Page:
My sleep was fitful, waking every few minutes with nausea and a headache. I didn’t feel right. After unzipping the tent quietly, I dragged my sleeping bag outside to breathe in some cool air and try to sleep in the open. Just as drowsiness drew my eyes shut, a buzzing swarm surrounded me in the night. As the moon’s glow shone, thousands of grey specks flew over and enveloped me, their touch on my skin vibrating my whole being. They cocooned me and whispered in silky voices the tongues of languages which I did not recognize, soothing and coaxing me to close my eyes and listen. The current surged through my body, the same current which I felt when I pierced the shovel through the floor of the church. In doing so, I released an energy which was now magnetized to me, the voices of yearning.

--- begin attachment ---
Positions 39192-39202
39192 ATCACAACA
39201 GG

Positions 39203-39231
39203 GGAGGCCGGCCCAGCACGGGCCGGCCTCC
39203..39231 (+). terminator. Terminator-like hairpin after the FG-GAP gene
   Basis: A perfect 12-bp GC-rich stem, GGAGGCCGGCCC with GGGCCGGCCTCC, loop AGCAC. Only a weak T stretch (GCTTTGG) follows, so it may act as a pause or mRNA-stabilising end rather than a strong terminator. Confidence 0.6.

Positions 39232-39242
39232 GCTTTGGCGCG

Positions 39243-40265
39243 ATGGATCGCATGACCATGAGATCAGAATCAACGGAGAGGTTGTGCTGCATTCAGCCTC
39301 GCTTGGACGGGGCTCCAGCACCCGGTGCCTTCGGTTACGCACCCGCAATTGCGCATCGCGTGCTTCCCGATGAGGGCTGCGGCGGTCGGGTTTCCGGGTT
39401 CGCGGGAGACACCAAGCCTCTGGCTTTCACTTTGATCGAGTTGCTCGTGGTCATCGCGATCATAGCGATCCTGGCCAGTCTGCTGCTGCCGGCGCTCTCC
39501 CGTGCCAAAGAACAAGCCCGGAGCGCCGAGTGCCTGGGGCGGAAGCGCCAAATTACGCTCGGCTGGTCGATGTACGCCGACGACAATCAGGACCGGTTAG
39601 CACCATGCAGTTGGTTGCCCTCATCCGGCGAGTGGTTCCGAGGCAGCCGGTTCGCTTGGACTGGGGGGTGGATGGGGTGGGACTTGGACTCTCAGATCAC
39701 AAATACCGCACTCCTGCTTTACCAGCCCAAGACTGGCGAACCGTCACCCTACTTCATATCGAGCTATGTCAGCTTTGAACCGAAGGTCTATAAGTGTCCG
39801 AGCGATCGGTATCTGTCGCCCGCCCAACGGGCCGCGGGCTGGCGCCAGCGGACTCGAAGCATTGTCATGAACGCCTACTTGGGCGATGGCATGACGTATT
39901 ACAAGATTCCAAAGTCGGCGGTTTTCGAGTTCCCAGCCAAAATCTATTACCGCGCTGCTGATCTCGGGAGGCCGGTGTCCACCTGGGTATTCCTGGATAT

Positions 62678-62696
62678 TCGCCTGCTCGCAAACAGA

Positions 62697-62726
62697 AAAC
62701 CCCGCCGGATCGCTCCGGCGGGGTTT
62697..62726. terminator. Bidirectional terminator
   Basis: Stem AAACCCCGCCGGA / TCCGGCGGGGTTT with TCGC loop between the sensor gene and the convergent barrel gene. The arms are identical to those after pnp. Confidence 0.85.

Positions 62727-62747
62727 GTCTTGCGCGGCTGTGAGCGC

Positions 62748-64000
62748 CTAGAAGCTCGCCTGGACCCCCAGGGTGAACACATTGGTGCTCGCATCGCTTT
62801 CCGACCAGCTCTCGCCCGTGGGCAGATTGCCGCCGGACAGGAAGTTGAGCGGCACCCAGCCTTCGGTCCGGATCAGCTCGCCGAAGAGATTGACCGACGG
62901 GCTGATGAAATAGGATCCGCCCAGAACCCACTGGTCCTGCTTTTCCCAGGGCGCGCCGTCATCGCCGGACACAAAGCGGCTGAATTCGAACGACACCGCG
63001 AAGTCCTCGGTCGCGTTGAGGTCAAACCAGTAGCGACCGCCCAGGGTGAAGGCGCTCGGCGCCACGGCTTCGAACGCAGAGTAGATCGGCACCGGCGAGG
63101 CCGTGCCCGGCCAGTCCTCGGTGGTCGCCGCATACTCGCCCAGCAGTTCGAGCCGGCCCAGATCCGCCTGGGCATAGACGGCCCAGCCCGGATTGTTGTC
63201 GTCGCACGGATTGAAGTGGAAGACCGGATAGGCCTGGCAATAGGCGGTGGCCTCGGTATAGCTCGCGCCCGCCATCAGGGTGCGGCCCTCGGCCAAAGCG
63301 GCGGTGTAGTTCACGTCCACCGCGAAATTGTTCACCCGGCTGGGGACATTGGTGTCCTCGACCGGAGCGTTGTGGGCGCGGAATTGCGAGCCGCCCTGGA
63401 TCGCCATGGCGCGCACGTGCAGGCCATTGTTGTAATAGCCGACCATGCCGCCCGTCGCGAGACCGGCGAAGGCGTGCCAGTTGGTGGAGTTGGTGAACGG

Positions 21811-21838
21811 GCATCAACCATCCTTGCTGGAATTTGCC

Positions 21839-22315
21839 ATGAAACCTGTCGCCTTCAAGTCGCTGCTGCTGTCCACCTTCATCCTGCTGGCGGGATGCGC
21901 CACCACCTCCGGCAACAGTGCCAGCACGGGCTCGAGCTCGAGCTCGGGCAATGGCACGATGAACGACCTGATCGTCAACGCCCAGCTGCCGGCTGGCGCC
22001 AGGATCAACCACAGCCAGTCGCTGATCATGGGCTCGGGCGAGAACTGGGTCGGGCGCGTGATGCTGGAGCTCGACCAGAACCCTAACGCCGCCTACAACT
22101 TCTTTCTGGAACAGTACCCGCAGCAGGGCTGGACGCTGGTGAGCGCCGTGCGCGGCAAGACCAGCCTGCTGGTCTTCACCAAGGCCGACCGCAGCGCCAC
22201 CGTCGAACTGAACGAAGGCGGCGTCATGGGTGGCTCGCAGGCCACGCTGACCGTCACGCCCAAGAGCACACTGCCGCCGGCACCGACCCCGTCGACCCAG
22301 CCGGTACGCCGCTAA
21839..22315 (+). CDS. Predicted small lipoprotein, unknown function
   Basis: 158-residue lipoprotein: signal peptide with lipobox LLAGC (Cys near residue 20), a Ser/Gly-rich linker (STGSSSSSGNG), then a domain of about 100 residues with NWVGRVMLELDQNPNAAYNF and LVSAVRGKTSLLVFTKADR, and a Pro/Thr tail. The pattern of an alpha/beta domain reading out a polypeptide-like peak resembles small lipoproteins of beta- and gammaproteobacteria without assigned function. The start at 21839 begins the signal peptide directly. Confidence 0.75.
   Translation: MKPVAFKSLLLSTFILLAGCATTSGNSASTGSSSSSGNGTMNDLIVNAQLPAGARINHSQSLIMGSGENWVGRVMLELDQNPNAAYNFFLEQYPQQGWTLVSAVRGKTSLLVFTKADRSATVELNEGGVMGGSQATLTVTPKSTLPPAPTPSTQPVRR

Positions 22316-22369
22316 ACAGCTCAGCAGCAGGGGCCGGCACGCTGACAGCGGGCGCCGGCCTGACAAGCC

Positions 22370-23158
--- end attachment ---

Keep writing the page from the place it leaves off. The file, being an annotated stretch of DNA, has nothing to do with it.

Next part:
In the morning, I opened my eyes to find Dad peering over me, his work boots almost touching my head. He cackled and nudged my shoulder with his boot. Rubbing my eyes, I saw that I had fallen asleep outside of my tent, unsure whether the voices from the night before had been a dream. “You can’t sleep the day away. We’ve got to get a move on. Have some breakfast, son,” Dad told me as he walked away with a cup of coffee in one hand, the other resting on his pot belly. I outlined his body with my eyes, broad shoulders, thick hands, balding grey-haired head. I was a carbon copy of my dad, only 30 years younger.